Let’s celebrate IT

Today is National IT Professionals Day. We’d like to thank all of them in our network who have worked so hard in the last year, not just because they’ve helped us to get to where we are, but also because they’ve supported the South West’s economy to survive, and (fingers crossed) thrive. In acknowledgement of this unique and well-earned salute to all IT employees, here are some interesting facts on the subject which you probably never knew:


  • One of the first hard drives introduced in 1956 could hold 5MB of data. It also weighed over 2,200 pounds.

  • Credit card chips have been around since the 1980s.

  • Studies have shown that people reading on digital screens read 10% slower than people reading on paper.

  • The first computer mouse was made out of wood.

  • The word robot comes from the Czech word ‘robota’, a word that translates as ‘forced labour’.



National IT Professionals Day offers the chance to appreciate the work of these vital experts. And we know that the shift to home working really put a spanner in the works for digital safety. Vulnerabilities organisations most likely face from remote working include:

  • Opening their systems for outside access

  • Phishing schemes, which increasingly look like company log-on pages

  • Weak passwords shared between home and work accounts

  • Unencrypted file sharing

  • Unsecured home wi-fi

  • Working from personal devices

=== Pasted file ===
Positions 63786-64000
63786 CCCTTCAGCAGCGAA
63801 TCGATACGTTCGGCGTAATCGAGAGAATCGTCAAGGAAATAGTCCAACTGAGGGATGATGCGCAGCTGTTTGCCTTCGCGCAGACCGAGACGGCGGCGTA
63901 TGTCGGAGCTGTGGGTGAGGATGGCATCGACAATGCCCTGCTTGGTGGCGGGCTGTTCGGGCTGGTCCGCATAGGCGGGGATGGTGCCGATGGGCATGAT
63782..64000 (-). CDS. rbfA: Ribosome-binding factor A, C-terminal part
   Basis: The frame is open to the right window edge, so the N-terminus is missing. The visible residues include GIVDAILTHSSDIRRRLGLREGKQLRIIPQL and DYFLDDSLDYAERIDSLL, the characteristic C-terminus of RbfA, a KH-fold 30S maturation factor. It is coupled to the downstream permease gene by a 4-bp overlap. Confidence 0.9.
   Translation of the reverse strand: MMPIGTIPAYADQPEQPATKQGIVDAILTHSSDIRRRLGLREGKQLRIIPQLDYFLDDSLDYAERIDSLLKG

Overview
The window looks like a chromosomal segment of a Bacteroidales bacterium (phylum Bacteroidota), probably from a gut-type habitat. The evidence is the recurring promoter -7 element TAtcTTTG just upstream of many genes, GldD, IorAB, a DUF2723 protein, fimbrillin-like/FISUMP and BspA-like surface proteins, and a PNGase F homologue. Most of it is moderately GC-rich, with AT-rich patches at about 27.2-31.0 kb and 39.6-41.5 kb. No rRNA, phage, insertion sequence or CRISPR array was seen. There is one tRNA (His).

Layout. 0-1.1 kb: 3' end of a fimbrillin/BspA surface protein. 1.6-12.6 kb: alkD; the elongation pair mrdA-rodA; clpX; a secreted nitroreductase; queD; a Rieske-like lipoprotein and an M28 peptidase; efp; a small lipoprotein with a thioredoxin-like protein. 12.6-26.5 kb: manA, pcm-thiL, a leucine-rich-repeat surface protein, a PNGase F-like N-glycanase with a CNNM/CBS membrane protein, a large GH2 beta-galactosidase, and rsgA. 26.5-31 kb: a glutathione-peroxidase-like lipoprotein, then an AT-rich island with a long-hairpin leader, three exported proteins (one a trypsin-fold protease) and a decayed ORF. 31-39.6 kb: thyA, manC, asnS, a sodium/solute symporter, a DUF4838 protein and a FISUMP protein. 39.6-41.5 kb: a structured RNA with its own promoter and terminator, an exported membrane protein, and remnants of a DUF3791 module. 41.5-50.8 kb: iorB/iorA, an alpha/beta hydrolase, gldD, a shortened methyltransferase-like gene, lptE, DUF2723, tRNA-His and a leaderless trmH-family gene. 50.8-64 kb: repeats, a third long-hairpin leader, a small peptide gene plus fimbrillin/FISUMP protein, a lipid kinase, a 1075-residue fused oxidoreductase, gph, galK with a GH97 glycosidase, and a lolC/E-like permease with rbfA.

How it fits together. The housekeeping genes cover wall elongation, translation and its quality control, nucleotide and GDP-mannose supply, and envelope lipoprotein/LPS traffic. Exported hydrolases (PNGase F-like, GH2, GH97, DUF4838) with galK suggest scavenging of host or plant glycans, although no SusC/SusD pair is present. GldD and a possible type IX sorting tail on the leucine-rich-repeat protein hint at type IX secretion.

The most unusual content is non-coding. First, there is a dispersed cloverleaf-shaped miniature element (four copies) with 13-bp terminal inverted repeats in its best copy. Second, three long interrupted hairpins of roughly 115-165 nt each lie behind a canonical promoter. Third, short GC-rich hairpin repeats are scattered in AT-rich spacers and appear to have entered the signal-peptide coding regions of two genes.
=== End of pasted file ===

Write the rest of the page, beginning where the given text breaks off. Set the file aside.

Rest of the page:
Over the last 18 months, IT teams have suffered from the same shortages as the rest of us. They’ve also had to refocus their efforts on making working from home possible, new activity which has put even more pressure on their planned maintenance and support schedules. In the background, cybercriminality has proliferated. It’s thanks to the unstinting work of those in the sector that so many of us have been able to work, school and shop remotely.


Cyber security has a critical role in making all of this possible. And the security of any business is weakened if those in their network aren’t taking the right precautions. So the SWCRC is here to help the small companies on which bigger ones depend, and to give a leg-up to those who don’t know where to begin. We’re also here for colleagues in the industry. We’re here to spread the message for you - cyber resilience is an essential consideration for all.


Our trusted partners discuss regional security issues every month, and our student services deaprtment is here to help provide capacity and scrutiny for teams which don’t know where else to look. If you’d like to know more, please drop us a line to arrange a chat. Alternatively sign up for core membership, which is completely free of charge, and we’ll send you simple and effective practical resources and toolkits to keep online threats at bay.

The contents of this website are provided for general information only and are not intended to replace specific professional advice relevant to your situation. The intention of The Cyber Resilience Centre for the South West is to encourage cyber resilience by raising issues and disseminating information on the experiences and initiatives of others.  Articles on the website cannot by their nature be comprehensive and may not reflect most recent legislation, practice, or application to your circumstances. The Cyber Resilience Centre for the South West provides affordable services and Trusted Partners if you need specific support. For specific questions please contact us.

 

The Cyber Resilience Centre for the South West does not accept any responsibility for any loss which may arise from reliance on information or materials published on this document. The Cyber Resilience Centre for the South West is not responsible for the content of external internet sites that link to this site or which are linked from it.